My kind of nuclear physics
Could a radioactive cave near Salzburg be an all-purpose cure for injury and affliction? I took my injured hamstring to Austria to find out.
Lying on a sunlounger in a narrow, humid cave inhaling low levels of naturally-occuring Radon gas might not be the most obvious solution to natural pain management… But 11,000 people (45% German, 45% Austrian, 10% other) each year make the journey to the Gastein Healing Caves, 90-minutes’ drive from Salzburg. Most are hoping to diminishing the debilitating effects of conditions like fibromyalgia, rheumatism, arthritis, and some, like me, are here for the supposed speed-healing of sports injuries.
But can a forty-minute lie-down in a cavernous tunnel some fifteen minutes’ train journey into the rock really make a difference? The first signs came when miners claimed their rheumatic pains had disappeared after working in the caves.
But can a forty-minute lie-down in a cavernous tunnel some fifteen minutes’ train journey into the rock really make a difference? The first signs came when miners claimed their rheumatic pains had disappeared after working in the caves. The University of Innsbruck began research in 1946 and found enough benefits to merit beginning formal therapy programmes in the Gastein Healing galleries in 1952.
Certainly, a chronically-ill mother I shared a cave-bound train carriage with reported a huge reduction in her painkiller use after her first visit. Her overly-stressed daughter is here too; she says she feels an increased sense of wellbeing and a reduction in anxiety afterwards. Studies seemingly agree, with 90% of visitors (some supported by health insurance) reporting improvements in quality of life. It’s all about this particular blend of Radon and humidity apparently, which helps to reduce inflammation in the body and increase cell growth rate too.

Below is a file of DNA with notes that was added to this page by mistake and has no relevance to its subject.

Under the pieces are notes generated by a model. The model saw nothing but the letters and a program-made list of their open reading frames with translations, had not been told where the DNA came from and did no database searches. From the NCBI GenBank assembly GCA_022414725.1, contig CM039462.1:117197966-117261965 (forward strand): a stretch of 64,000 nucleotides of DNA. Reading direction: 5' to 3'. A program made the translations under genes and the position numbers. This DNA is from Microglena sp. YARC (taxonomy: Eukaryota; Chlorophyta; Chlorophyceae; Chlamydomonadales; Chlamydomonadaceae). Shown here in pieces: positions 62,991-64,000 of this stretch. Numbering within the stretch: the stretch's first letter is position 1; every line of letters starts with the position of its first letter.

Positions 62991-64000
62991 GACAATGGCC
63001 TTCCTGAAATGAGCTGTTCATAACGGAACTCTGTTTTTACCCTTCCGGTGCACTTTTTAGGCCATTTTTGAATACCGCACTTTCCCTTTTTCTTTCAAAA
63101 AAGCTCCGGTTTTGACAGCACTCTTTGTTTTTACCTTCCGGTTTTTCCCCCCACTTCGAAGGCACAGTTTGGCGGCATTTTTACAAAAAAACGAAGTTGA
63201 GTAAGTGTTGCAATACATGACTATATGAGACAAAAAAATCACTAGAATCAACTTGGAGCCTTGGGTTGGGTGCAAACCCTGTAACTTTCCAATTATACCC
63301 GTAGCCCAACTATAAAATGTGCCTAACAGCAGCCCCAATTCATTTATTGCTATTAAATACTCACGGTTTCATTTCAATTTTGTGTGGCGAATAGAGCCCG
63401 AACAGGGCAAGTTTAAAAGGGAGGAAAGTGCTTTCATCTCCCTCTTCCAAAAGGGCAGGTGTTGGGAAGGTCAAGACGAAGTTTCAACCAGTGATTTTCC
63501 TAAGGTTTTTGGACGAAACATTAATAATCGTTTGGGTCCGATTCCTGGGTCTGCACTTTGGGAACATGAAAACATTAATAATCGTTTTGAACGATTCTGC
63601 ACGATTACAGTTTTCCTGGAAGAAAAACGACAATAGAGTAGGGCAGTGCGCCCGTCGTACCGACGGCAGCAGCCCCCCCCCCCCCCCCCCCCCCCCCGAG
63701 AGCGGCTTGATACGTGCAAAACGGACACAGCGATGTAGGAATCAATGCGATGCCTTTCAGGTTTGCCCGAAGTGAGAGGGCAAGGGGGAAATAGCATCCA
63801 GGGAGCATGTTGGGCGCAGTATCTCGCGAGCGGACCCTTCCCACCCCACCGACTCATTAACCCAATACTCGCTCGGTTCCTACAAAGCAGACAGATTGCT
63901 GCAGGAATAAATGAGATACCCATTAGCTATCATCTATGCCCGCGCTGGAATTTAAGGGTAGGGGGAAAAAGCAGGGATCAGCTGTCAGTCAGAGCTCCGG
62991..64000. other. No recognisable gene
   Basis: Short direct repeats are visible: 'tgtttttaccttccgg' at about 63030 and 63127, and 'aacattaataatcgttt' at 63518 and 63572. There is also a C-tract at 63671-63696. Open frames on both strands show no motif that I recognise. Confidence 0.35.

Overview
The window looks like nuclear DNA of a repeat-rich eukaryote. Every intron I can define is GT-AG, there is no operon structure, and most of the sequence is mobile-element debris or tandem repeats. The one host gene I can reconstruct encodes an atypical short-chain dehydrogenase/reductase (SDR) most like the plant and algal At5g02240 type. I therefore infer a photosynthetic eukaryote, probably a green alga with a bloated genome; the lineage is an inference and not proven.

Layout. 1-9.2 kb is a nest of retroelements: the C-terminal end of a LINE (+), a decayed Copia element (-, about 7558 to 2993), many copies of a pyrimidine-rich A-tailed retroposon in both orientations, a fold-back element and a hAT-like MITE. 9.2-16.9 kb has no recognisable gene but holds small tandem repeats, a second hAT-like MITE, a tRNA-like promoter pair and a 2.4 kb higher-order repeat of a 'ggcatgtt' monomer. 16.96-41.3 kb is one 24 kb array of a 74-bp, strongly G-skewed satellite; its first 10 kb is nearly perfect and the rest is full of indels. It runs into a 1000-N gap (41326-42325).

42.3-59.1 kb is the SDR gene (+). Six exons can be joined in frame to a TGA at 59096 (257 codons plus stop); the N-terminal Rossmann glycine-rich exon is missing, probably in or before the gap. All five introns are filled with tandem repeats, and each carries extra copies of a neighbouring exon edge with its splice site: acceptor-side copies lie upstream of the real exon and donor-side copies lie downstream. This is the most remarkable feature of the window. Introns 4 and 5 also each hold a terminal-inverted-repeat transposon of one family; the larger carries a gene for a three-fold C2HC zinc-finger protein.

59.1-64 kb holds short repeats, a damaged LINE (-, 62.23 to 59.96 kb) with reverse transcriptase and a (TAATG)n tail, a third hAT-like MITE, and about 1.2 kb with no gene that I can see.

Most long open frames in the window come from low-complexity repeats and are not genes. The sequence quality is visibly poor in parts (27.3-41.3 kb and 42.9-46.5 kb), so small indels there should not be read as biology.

Some of the magic, however, takes place nearby at the medical spa hotel, Grand Park Hotel, surrounded by vast and panoramic alpine views, in the tiny, authentic village of Bad Hofgastein. It’s a place with an acquired reputation for treating guests suffering from burnout, who come here, not just to visit the caves but also to spend time in the hotel’s 2000sq-metre spa, under the guise of an in-house medical doctor who oversees their treatment and nutrition plan.
But did my dodgy hamstring recover faster as a result of my stint in the healing valley? Honestly, I don’t know. It certainly didn’t fix itself immediately – but three days of hopping from sauna, to steam, to Jacuzzi – and, of course to a humid cave embedded in the rock – certainly left me feeling good (if not positively radioactive) …
– By Lucy Fry
First appeared in Easy Jet Traveller magazine.